Cannabis for Psoriatic Arthritis Treatment
Chronic and severe pain remains one of the most common reasons for the medical use of cannabis. Many of those who report using medical cannabis for pain choose to do so in order to avoid or decrease their reliance on opiates and other pain-relieving medications.6 Patients with chronic arthritis and musculoskeletal pain tend to be the most prevalent users of therapeutic cannabis products, both to relieve pain and reduce inflammation. While clinical evidence is just starting to catch up to longstanding anecdotal reports that cannabis helps relieve arthritis pain driven by inflammation, arthritis is a qualifying condition for medical cannabis programs across the country. Programs in some states, including Connecticut, specifically list psoriatic arthritis as a qualifying condition for the use of medical cannabis.
There are very few studies that examine the medical use of cannabis for the management of psoriatic arthritis specifically. Following is a review of the science of cannabis treatment options for chronic pain and inflammation.
The chronic, often debilitating pain associated with psoriatic arthritis can take not only a physical toll but also a mental one. Psoriasis patients have an increased risk of developing depression, anxiety, and suicidal thoughts. In a population-based cohort study, they were 39% more likely to be depressed and 31% more likely to experience anxiety.7 These additional risks mean that it’s even more important for clinicians to have an honest discussion with their patients who want to explore medical cannabis options to improve outcomes and quality of life.
Preliminary evidence supports cannabis as a therapeutic and the endocannabinoid system as a target for the treatment of chronic pain. In a review published in Current Neuropharmacology examining the role of the endocannabinoid system in pain control, authors concluded that synthetic and naturally derived cannabinoids, especially THC and CBD, hold promise for alleviating pain that’s otherwise resistant to treatment, such as neuropathic, inflammatory, and oncologic pain.8
Unfortunately, there remains a significant gap between available clinical studies and anecdotal reports from patients, suggesting a critical need for rigorous research to ensure safe and effective use of cannabis for this population.9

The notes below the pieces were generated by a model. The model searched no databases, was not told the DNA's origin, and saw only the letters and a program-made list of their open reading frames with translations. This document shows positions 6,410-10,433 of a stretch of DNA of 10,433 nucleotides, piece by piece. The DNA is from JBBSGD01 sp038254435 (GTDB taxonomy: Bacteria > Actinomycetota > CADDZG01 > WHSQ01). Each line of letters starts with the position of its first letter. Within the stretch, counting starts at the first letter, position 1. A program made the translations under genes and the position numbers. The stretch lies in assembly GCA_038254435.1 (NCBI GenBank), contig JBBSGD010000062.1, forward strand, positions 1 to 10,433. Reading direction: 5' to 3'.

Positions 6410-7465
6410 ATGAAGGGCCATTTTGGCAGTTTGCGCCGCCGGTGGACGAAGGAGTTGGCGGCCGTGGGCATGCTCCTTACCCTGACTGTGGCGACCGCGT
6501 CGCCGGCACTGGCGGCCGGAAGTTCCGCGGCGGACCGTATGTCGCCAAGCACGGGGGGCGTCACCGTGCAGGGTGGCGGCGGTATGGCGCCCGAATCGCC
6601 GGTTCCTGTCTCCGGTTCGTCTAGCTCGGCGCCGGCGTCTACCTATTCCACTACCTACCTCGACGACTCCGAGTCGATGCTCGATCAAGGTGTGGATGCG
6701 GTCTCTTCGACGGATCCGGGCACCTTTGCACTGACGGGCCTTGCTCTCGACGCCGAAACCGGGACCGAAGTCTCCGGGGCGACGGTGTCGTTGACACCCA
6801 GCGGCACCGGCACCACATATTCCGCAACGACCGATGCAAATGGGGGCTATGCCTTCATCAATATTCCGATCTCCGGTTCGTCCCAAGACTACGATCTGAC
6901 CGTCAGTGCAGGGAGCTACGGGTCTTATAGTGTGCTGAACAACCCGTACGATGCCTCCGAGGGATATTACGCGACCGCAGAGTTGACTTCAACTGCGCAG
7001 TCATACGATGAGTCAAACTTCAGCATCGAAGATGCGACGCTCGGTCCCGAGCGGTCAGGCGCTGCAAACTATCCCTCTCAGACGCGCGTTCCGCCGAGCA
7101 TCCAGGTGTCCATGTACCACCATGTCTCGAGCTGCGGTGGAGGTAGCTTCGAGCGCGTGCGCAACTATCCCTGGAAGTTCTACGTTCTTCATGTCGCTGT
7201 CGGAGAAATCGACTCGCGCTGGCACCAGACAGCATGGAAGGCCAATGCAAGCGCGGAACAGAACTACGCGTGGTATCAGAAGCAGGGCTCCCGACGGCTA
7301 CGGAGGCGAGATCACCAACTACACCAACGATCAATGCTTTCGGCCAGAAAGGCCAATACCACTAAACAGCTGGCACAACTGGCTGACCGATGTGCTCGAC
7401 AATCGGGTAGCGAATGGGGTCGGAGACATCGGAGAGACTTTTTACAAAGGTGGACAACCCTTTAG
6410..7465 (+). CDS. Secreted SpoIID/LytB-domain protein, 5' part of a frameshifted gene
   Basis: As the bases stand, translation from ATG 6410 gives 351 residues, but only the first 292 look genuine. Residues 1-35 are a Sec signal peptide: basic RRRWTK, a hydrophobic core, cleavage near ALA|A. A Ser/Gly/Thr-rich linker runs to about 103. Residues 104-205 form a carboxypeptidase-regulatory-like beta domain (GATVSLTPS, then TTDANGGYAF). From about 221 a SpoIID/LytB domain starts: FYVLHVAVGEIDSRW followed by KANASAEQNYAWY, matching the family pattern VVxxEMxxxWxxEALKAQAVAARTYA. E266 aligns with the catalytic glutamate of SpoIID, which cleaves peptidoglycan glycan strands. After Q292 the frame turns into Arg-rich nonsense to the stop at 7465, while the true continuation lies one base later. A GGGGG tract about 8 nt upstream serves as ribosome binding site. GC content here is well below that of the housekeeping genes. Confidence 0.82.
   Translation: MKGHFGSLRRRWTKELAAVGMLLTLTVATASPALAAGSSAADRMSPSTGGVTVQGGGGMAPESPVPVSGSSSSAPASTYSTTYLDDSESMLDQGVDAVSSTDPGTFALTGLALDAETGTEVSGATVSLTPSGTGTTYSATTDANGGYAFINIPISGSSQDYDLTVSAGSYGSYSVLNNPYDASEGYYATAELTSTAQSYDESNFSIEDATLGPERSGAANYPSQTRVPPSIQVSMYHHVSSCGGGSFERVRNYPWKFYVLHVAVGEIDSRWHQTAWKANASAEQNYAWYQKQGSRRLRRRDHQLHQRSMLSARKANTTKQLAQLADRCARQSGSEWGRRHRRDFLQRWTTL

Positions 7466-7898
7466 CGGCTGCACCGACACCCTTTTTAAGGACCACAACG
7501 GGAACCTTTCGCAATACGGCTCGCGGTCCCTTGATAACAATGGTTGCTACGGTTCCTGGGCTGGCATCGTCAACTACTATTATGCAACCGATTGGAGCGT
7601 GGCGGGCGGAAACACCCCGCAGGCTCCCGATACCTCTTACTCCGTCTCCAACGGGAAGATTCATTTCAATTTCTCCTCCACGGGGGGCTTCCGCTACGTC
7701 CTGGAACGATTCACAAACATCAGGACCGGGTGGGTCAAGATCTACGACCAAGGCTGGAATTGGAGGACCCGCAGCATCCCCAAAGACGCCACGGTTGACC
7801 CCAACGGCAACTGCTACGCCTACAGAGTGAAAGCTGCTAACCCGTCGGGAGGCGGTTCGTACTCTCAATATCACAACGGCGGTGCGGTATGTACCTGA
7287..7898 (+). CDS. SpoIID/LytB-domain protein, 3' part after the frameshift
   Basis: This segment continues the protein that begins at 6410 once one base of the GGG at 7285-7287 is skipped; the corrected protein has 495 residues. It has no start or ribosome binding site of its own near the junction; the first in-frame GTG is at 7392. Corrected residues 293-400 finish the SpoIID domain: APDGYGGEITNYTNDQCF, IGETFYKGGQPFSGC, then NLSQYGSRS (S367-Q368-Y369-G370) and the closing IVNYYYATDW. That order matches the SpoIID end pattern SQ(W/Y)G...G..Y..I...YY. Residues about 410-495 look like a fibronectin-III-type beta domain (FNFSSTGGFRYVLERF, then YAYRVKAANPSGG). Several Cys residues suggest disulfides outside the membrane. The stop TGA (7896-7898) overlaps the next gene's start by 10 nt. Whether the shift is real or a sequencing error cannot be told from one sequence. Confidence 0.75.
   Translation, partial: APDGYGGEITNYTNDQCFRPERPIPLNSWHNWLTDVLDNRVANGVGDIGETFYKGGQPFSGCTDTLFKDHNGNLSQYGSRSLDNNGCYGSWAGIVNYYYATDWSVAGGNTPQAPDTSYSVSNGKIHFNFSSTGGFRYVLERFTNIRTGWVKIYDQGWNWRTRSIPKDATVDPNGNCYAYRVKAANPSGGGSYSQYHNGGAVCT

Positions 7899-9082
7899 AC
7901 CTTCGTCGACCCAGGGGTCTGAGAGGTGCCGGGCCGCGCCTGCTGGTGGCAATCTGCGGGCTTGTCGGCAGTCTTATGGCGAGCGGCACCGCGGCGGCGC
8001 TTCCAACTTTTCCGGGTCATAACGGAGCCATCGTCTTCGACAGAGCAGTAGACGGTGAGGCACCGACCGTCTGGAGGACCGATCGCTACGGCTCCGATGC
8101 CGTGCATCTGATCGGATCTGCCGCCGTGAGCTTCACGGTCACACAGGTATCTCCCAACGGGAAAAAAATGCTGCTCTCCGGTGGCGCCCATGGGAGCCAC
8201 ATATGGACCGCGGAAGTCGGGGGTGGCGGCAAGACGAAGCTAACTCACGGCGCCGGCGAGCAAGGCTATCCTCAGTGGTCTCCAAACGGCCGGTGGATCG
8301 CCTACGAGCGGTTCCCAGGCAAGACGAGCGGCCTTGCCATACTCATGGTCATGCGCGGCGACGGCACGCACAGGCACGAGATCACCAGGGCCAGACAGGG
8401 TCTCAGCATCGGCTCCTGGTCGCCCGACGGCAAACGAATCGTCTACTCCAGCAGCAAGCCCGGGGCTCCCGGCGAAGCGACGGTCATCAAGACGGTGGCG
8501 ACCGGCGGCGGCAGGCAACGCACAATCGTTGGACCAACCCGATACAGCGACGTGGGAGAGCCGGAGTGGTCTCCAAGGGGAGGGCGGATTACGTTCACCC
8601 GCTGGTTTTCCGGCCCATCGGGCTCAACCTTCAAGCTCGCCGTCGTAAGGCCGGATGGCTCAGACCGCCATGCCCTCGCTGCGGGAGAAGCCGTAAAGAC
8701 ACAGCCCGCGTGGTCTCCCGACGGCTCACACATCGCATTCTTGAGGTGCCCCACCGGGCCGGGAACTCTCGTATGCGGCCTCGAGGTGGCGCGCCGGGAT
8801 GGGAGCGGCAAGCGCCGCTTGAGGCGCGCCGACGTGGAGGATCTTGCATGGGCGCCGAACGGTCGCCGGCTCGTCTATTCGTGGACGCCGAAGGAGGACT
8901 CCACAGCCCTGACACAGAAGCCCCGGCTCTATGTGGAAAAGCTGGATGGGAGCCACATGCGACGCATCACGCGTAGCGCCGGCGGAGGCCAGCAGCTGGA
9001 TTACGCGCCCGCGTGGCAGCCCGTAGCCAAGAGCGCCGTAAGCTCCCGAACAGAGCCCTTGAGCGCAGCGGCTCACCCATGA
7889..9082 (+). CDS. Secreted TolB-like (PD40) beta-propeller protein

While it remains well established that cannabis can be useful in controlling chronic pain for medical users, more research is needed to determine how safe and effective it is for managing the symptoms of psoriatic arthritis specifically and to establish the most effective cannabis application method—whether topical, sublingual, or oral—or a combination of methods.
Psoriatic arthritis, a rheumatic disease, benefits from the studies done to examine cannabinoids in the treatment of all rheumatic diseases. Many of these studies have found cannabinoids to be key players in the reduction of inflammation in the body. In a 2019 article published in Current Opinions in Rheumatology, study findings indicated that cannabinoids may have anti-inflammatory effects through activation of CB2 receptors, which “decrease cytokine production and immune cell mobilization.”10 It was noted that it’s important to keep in mind which receptors are being targeted by each cannabinoid in order to discover the most suitable treatment, but nonintoxicating CBD demonstrated antiarthritic effects independent of cannabinoid receptors.
A 2019 review published in Autoimmunity Reviews weighed the pros and cons of medical cannabis use and found that cannabinoids’ anti-inflammatory and immunomodulatory properties may be responsible for their relief of pain and other symptoms in rheumatic disorders.11 The authors observed that while there are many commonly established and already studied medications that help manage inflammation, including commonly used biologics, there are far fewer treatment options for chronic pain. Because rheumatic disorders typically display both inflammation and pain as primary symptoms, this makes cannabinoids, which may help both, a particularly promising therapeutic option.
While there’s preliminary evidence to support the use of medical cannabis to manage both inflammation and pain, very little evidence has established what’s most beneficial when it comes to various cannabinoid profiles, strains, or phenotypes; cannabis application methods; and synthetic vs naturally occurring cannabinoids. Preliminary evidence suggests that both CBD and THC can be effective options. In a 2018 cohort study published in the Journal of Headache and Pain, patients reporting chronic pain preferred a high-THC, low-CBD strain with various terpenes present, which the authors posited was due to the “potent analgesic, anti-inflammatory, and antiemetic properties of THC, with anti-inflammatory and analgesic properties of beta-caryophyllene and beta-myrcene.”12
Practical Recommendations for Clinicians